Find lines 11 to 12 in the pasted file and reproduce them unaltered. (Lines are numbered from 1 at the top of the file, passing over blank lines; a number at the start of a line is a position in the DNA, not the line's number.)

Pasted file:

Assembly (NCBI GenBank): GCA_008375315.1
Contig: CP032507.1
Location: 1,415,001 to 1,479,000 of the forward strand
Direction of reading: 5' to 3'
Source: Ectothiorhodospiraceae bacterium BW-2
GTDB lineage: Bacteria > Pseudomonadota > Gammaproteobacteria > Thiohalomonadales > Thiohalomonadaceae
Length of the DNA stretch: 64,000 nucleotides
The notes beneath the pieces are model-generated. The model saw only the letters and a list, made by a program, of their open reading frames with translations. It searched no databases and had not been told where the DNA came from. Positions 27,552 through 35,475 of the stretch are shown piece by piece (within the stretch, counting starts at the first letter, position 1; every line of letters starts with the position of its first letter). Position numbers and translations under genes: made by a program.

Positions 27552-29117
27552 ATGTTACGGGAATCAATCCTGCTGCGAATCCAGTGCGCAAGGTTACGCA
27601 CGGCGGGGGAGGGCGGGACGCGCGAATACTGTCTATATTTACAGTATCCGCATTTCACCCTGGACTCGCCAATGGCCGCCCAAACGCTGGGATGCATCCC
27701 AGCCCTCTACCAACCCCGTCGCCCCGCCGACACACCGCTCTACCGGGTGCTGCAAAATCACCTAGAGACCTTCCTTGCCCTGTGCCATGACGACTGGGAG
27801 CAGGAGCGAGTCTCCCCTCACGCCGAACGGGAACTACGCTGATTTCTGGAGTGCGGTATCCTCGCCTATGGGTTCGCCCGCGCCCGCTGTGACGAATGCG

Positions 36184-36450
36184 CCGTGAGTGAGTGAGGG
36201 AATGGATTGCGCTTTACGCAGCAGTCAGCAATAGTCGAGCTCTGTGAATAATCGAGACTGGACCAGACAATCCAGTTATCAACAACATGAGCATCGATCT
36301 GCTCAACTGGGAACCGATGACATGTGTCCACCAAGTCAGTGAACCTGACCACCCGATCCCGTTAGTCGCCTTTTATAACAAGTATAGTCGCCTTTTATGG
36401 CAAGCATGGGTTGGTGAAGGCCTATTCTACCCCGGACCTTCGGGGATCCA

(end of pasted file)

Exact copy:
27601 CGGCGGGGGAGGGCGGGACGCGCGAATACTGTCTATATTTACAGTATCCGCATTTCACCCTGGACTCGCCAATGGCCGCCCAAACGCTGGGATGCATCCC
27701 AGCCCTCTACCAACCCCGTCGCCCCGCCGACACACCGCTCTACCGGGTGCTGCAAAATCACCTAGAGACCTTCCTTGCCCTGTGCCATGACGACTGGGAG